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Developing Leverage

Updated: Jul 21, 2023

In any negotiation, you have little hope of accomplishing your objectives without leverage. Small talk is nice and might incline your adversary to discuss the case a little more, but it isn't leverage. Touting your experience and talking shop might make you feel like you're "in the club", but it isn't leverage.


Leverage is your ability to take away things your adversary wants and needs or give them things they really want that they don't necessarily have. In personal injury negotiations, most of the leverage you have is "negative". It takes away things the plaintiff wants.

Leverage doesn't drop out of the case. It has to be developed. It requires methodical analysis of records to build evidence that address claims about pain and suffering, treatment and wage loss. It does this individually. It doesn't try to roll them all up together.


Fortunately for you, the legal system is set up to require the plaintiff to state their claims and then prove them by way of evidence. Unfortunately for you, a pervasive sentiment exists within claims organizations and the defense community that simply presenting medical records implies claims that are presumptively correct until definitively proven otherwise. This sentiment destroys leverage.


Let's identify approaches to resolution that ruin or dilute leverage and how to replace them with approaches that create leverage.


Assuming the burden of proof by critiquing the plaintiff's case before ever asking for proof of their claims.

Never assume the burden of proof. The plaintiff is making claims for pain and suffering, medical bills and wage loss, not your insured. Let them defend their claims. When your approach to negotiation is to take the lead by laying out the case and putting a value on it, you just assumed the burden of proof. Now you're playing defense.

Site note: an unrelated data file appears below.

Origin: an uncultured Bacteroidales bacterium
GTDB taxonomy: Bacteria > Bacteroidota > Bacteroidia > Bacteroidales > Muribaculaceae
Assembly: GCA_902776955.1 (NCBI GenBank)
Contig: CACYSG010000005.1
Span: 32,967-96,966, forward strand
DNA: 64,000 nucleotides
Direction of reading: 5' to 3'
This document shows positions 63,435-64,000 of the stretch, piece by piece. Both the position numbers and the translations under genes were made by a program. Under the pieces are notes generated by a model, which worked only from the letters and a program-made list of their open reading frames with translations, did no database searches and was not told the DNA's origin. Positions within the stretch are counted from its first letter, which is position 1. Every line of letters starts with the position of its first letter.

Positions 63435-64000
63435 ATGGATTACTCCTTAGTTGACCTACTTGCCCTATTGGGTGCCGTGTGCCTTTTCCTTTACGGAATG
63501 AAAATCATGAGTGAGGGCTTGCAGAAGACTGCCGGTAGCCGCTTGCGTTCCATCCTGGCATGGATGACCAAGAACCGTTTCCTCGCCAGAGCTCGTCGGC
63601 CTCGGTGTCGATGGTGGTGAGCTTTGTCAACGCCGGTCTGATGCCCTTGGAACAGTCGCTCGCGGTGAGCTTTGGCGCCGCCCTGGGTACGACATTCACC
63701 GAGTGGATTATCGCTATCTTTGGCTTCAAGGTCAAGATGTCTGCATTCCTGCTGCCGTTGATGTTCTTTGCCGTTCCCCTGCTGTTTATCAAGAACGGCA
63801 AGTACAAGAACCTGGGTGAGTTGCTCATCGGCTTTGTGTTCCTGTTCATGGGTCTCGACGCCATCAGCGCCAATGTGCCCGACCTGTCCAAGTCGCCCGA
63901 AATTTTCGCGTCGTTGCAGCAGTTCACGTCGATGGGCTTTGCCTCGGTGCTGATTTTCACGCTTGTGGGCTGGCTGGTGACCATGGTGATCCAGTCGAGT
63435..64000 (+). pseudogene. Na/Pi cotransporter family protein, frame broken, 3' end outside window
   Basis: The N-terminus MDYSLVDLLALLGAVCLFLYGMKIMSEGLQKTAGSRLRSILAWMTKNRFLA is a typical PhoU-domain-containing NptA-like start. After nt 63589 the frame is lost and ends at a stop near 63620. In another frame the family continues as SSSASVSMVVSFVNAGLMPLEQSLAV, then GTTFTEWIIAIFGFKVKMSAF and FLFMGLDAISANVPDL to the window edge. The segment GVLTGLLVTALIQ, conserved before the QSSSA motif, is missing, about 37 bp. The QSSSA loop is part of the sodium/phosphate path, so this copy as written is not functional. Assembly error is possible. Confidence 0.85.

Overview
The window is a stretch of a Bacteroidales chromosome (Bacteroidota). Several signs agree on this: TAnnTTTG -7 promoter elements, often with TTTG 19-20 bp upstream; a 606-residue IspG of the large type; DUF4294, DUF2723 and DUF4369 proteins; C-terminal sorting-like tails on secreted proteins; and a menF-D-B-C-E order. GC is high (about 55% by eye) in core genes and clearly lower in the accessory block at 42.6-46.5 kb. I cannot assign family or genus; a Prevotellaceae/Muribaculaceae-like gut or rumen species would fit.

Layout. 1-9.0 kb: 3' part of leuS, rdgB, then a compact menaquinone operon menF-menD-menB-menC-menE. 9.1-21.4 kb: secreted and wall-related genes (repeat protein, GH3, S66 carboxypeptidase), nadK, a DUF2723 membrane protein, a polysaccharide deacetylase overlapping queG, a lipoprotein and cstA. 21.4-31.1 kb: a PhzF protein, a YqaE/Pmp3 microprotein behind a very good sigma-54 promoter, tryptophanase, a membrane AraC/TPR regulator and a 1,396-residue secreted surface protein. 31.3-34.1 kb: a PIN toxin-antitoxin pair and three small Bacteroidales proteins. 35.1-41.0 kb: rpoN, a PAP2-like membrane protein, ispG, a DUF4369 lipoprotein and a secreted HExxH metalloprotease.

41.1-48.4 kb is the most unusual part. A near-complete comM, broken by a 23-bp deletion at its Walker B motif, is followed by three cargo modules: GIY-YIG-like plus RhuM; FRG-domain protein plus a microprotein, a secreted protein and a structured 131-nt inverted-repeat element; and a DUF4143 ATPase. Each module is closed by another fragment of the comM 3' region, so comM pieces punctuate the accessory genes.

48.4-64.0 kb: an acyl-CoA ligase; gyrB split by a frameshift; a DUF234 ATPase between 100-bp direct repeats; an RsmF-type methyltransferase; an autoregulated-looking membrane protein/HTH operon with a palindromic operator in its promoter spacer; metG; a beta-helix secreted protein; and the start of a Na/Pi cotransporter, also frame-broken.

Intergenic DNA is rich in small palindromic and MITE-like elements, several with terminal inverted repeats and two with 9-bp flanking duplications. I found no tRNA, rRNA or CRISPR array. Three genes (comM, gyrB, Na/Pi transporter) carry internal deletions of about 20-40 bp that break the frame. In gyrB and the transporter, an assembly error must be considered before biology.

Request clarification and definition of claims before considering an offer. Otherwise, you are making an offer based on assumptions and characterizations (see below). Try asking some straightforward questions. "What is your client claiming the impact of this injury was on them? How are they saying it affected them?" "We see that there is no medical information proving the treatment is working. What medical findings is the provider going to rely on?"


Don't let the plaintiff attorney turn this into an attack on you. We frequently hear the response is that they aren't going to "do your job for you." That type of response isn't an indictment of you. It is an indication they don't know how to answer. Think of it this way - if you have to ask, they haven't been clear. Press on with the question. Don't expect them to answer. Expect them to think about it.


Negotiating a case by characterizing it.

Characterizing means describing the case in a way that is supposed to cast it in a specific light. "We see your client has 8 weeks of chiro and an MRI with a herniated disc. They went to pain management who recommended an injection, but they never got it. This looks like a built-up claim." This is just another way of "talking shop". This approach uses implication and innuendo. It's doesn't portray you as someone who really "knows the ropes".

Implications and innuendo lack strength because they lack evidence. When you summarize the case as a way of attempting to classify its value, you almost always legitimize unnecessary treatment and bogus claims about pain and suffering. Not because you specifically agree with them, but because you allow the "burden of proof" standard to be dropped and "attributes" of the claim like the amount of treatment and MRI reports to be the guideposts for value.